Wednesday, July 4, 2007

A More Perfect Union

Happy 4th of July!

Having just vowed to write fewer posts about myself, I'd like to take a moment to reflect on the 4th of July, and what America means to me. (Hey, I never claimed to be consistent.)

Friends and relatives are often surprised when, in the course of conversation, I reveal something that marks me as a big ol' America-loving patriot. They think I've got some sort of beef with this great country because I'm liberal, or because I'm black, or because I think the war in Iraq is both a tragedy that will haunt our nation for the next century and a harbinger of our falling international stature.

But what they don't get is that I consider having a beef with my country to be my civic duty as an American citizen. We declared our independence because we wanted the right not just to debate with our government, but also change it. And for two hundred and thirty one years, Americans have been disagreeing with government and doing what they can to change what they don't like.

We the People of the United States, in Order to form a more perfect Union, establish Justice, insure domestic Tranquility, provide for the common defense, promote the general Welfare, and secure the Blessings of Liberty to ourselves and our Posterity, do ordain and establish this Constitution for the United States of America.
The very first civic goal mentioned in the preamble to the constitution is that of forming a "more perfect Union." Perfection is not an attainable goal. If a thing can always be more perfect, can the quest to improve it ever stop? No.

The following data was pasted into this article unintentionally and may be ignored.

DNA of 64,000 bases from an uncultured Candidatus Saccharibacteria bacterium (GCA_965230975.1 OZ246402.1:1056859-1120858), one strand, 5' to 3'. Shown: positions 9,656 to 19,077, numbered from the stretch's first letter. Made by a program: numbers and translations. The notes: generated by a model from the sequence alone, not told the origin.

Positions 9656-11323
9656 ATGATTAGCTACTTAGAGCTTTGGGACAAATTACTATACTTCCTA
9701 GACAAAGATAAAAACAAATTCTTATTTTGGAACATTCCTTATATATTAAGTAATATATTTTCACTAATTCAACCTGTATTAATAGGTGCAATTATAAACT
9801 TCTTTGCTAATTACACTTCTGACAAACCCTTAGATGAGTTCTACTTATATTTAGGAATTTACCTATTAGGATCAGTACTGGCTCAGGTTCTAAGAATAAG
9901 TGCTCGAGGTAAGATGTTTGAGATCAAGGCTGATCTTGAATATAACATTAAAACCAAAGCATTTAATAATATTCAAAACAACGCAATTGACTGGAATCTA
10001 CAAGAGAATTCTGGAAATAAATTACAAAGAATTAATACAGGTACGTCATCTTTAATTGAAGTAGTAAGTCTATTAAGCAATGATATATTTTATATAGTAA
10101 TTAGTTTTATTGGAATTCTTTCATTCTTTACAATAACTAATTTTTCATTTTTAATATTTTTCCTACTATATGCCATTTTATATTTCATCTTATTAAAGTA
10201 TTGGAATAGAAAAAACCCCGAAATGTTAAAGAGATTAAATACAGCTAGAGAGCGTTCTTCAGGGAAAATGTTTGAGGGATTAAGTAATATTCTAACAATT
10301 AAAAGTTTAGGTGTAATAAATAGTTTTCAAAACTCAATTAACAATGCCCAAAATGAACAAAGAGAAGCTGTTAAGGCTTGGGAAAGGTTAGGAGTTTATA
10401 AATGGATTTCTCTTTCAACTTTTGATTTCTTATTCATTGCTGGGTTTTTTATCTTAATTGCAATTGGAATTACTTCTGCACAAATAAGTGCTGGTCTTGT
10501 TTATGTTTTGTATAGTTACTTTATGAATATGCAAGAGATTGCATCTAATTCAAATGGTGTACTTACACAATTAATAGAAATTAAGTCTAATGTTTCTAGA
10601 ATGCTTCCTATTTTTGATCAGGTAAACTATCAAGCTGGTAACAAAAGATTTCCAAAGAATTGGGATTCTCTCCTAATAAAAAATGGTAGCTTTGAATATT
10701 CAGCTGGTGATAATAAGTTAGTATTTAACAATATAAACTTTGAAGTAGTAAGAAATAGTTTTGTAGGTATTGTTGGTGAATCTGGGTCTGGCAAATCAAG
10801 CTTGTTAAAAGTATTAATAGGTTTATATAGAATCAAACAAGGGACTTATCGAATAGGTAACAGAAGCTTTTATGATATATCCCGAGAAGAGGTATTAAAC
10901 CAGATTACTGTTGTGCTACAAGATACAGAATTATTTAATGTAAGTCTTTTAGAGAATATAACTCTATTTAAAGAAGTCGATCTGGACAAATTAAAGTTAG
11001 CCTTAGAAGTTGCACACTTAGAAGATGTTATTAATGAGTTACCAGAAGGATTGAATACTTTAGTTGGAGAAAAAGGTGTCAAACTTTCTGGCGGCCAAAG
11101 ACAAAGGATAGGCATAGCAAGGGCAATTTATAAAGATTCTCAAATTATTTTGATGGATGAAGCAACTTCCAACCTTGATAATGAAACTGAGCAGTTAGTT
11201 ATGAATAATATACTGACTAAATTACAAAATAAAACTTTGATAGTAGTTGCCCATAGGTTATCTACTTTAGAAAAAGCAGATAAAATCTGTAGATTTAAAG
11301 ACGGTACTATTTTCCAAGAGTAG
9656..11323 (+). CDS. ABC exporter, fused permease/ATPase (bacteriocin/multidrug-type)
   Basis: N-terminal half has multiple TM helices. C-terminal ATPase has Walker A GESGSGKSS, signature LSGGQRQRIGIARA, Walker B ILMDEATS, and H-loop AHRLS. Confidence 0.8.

This is what I love about my country. Our most important document enshrines the goal of continuing improvement (and, given the size of our modern self-help industry, most Americans share that goal--at least when it comes to their personal lives). So, while the founding fathers may have been sexist, racist, slave-owning douches who talked high but lived low (I'm looking at you, Jefferson), the process of continually improving government, of striving for a more perfect union has ensured that this great-great granddaughter of slaves has the same freedoms under the law as every other American (as long as I don't try to marry a woman).

America isn't perfect, but I've always loved the way we keep striving for a better, more equal government. The only thing that has ever or will ever derail our progress is when Americans stop debating and disagreeing. When Americans let themselves get fooled into thinking that disagreeing with the government means disagreeing with America. Nothing could be fur from the truth. Every time we let the government take away our freedoms, every time we shut our mouths when some talking head accuses dissenters of "treason" wether are betraying our country's first and most important goal: to form a more perfect union.

So this July 4th, I'm going to write my senator and tell her to give Dick Cheney hell for keeping secrets from the people who pay his salary. I'm going to write the mayor and tell him how much I hate the potholes on my street. And I'm going to write the president and tell him he's a douche to imply that people who disagree with his administration hate America or hate freedom, because as far as I'm concerned, there is no greater service an American civilian can perform for her country and for freedom than to stand up and disagree.